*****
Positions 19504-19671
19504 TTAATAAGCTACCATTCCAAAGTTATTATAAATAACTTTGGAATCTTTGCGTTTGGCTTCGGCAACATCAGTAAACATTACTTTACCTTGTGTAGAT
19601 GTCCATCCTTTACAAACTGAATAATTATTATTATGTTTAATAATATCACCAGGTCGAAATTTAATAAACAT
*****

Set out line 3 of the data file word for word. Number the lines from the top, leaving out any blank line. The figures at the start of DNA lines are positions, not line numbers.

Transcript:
19601 GTCCATCCTTTACAAACTGAATAATTATTATTATGTTTAATAATATCACCAGGTCGAAATTTAATAAACAT